The storm surge was so strong that it forced open their front and back doors simultaneously, and Downs was pinned by the sofa. Carter grabbed Devin off the kitchen table and took him up to the attic, then freed Downs, who joined Devin in the attic. Carter then spent the next frantic few minutes in the water, trying to save all of their animals and get them up to the attic as well. A boat came to rescue them, and after insisting that they would only go if their animals could go too, the entire family was taken to a temporary shelter, albeit one still surrounded by water.
During the week following Katrina, the Downs–Carter family struggled to survive but with each step they took toward safety, they were forced by authorities to leave one more animal behind. They went from one temporary shelter to another. After days spent enduring the horrible conditions of the “Field from Hell,” a grassy area off the interstate where thousands of people were dumped without adequate food, water or sanitation, the only animal they had left was their smallest dog, a Shih Tzu mix named Lil Bit.
“When the buses came that Saturday [September 3, 2005] morning, I had Devon in one arm and Lil Bit in the other,” says Downs. “The bus driver said, ‘You can’t bring that dirty dog on this bus.’ My son was starting to cry. I said, ‘Please let us bring him, we’ve already lost everything, four animals, this is all we have.’ He actually looked at me and said, ‘You can always wait for the next bus,’ and he knew that wasn’t an option for us— we were all dehydrated and sunburned.”
Despite their pleading and begging, and their son’s tears, the driver would not back down. They set Lil Bit down in the grass and boarded the bus.
“We had Devin unexpectedly,” says Downs. “Prior to that we thought our animals were the only children we would ever have. We risked our own lives to save these animals, so to have [people] say, ‘Too bad, they don’t mean anything to us, you’re going to have to leave them behind,’ that was ….” Voice fading, she was unable to continue.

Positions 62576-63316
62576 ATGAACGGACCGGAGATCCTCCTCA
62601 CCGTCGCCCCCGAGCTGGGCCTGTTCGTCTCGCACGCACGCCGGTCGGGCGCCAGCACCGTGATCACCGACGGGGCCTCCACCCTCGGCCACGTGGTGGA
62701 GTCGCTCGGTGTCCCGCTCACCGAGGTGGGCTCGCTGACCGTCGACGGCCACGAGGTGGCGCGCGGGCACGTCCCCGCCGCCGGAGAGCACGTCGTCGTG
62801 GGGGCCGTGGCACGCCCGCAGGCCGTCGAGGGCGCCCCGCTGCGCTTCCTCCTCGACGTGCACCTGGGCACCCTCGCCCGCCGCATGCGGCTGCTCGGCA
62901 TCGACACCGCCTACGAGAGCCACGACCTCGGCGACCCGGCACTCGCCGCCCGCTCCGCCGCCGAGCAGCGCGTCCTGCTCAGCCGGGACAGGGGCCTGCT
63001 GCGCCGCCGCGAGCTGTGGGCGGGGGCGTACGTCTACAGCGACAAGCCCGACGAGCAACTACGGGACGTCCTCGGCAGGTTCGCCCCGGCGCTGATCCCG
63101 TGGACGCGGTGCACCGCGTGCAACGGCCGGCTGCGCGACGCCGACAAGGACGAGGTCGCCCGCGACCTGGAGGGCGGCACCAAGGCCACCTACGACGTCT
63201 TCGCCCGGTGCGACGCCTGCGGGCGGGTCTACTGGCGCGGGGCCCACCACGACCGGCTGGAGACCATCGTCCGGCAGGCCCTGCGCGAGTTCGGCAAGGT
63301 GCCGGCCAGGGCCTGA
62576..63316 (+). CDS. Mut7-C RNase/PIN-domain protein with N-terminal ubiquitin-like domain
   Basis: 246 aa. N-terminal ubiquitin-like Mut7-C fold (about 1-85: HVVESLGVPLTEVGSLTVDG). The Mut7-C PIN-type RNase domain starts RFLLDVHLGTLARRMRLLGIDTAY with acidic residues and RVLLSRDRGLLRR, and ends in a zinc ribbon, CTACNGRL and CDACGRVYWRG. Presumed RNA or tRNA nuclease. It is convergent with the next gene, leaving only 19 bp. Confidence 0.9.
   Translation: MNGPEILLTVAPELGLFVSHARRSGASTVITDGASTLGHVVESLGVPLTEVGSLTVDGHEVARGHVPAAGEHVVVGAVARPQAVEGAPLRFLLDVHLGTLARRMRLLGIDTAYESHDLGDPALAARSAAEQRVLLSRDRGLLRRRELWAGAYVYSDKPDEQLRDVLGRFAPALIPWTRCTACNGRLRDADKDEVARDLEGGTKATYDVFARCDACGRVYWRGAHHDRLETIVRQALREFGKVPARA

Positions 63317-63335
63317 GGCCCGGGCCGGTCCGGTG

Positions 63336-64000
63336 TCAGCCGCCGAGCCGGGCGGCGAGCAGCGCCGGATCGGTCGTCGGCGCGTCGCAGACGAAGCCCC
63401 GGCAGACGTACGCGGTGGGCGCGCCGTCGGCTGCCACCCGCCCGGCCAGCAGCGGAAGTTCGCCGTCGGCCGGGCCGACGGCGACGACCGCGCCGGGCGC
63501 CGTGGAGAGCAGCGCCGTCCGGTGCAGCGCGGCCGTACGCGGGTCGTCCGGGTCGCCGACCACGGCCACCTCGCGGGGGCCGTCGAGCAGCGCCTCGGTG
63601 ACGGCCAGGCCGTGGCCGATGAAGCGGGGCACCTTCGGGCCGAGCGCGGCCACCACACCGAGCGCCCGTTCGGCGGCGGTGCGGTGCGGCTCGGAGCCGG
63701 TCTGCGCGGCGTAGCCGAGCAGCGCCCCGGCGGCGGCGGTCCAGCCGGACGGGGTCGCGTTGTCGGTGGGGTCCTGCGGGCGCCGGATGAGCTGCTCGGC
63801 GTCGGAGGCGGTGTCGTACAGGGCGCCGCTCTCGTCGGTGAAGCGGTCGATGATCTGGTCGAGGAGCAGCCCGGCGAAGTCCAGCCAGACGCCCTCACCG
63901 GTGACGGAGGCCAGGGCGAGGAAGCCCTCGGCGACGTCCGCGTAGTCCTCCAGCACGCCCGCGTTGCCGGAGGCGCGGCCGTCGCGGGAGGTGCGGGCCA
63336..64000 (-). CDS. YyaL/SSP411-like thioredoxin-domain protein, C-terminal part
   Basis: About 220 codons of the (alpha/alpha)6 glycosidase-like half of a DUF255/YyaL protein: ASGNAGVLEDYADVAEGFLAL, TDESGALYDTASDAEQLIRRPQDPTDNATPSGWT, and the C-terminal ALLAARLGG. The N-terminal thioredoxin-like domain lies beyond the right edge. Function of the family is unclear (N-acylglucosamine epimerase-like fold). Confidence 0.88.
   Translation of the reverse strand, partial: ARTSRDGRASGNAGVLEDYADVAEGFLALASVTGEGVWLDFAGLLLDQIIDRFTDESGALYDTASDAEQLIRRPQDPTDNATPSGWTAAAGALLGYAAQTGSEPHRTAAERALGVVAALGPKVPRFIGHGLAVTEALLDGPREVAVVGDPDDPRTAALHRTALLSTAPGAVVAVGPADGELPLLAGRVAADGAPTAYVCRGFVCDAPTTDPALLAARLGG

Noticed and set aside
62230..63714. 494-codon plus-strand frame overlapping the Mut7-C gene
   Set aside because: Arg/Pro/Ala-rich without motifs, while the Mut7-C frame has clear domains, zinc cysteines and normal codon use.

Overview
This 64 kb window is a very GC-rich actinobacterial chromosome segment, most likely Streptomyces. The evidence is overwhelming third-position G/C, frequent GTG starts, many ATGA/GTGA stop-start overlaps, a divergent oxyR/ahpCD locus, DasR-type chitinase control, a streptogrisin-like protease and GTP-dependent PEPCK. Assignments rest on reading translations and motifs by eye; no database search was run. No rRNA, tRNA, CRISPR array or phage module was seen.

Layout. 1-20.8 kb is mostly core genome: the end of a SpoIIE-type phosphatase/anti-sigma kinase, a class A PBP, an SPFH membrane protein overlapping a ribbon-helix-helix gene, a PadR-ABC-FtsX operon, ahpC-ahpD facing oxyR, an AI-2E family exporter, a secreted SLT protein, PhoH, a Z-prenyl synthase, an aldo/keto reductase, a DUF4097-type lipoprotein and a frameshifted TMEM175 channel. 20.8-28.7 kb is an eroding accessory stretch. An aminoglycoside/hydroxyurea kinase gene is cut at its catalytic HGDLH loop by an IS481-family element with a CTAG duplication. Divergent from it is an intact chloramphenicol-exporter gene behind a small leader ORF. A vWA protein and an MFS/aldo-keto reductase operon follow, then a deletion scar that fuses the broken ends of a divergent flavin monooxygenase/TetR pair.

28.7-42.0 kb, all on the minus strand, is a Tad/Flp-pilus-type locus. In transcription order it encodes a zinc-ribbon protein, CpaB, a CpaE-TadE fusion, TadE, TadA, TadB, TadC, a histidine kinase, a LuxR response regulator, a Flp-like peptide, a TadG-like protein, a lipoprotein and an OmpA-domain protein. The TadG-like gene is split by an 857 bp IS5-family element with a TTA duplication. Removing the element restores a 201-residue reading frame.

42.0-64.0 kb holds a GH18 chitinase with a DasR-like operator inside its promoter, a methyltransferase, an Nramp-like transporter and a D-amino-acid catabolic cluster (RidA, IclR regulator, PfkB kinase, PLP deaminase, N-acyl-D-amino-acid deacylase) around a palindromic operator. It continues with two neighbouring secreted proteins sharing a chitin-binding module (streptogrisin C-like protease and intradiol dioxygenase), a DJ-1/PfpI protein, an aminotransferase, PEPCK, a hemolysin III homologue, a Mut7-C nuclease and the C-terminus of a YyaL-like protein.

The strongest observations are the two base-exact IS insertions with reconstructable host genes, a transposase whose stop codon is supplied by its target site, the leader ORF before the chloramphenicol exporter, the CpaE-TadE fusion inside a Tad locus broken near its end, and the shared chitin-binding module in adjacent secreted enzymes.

They eventually found refuge at Downs’ parents’ home in Memphis, Tenn. While visiting a Red Cross shelter there to fill out forms and request help, Downs first learned about Petfinder.com’s massive database for Katrina animals. Sadly, they learned that while their two large, senior dogs, Jordan and Ce-Ce, had been rescued from the location where the distraught family was forced to leave them, they were in such ill health that they were euthanized. Their two birds also did not survive.
“My heart broke every time I went online and saw how many dogs had been misplaced. These dogs belonged to old people, babies. Not everyone in New Orleans was a dog-fighter. Since Katrina [we’ve] gotten a very bad reputation, and people say these dogs were sick with heartworms or were maimed because they were fighting. Yeah, some people took very bad care of their dogs, but others did take good care of them. I did.”
With the help of Stealth Volunteers, Downs has located a dog whom she believes to be Lil Bit, but the woman in Illinois who adopted him is not being cooperative. During a phone conversation with Downs, she questioned how Downs, whose house was destroyed, could take care of him properly. When a Stealth Volunteer spoke with her, the woman suggested that the family focus on rebuilding their lives, with the knowledge that the dog is well cared for and loved.
“That’s supposed to make me feel better?” says Downs. “He is the only thing I may have left in the world from my prior life. He’s not a thing I can go buy in the mall. This is a dog we love and cared for and bonded with. My son still cries and begs for his dog. Try explaining this to a three-year-old—‘Jordan and Ce-Ce went to live with Jesus to watch over us. Mama is still trying to get Lil Bit to come home.’”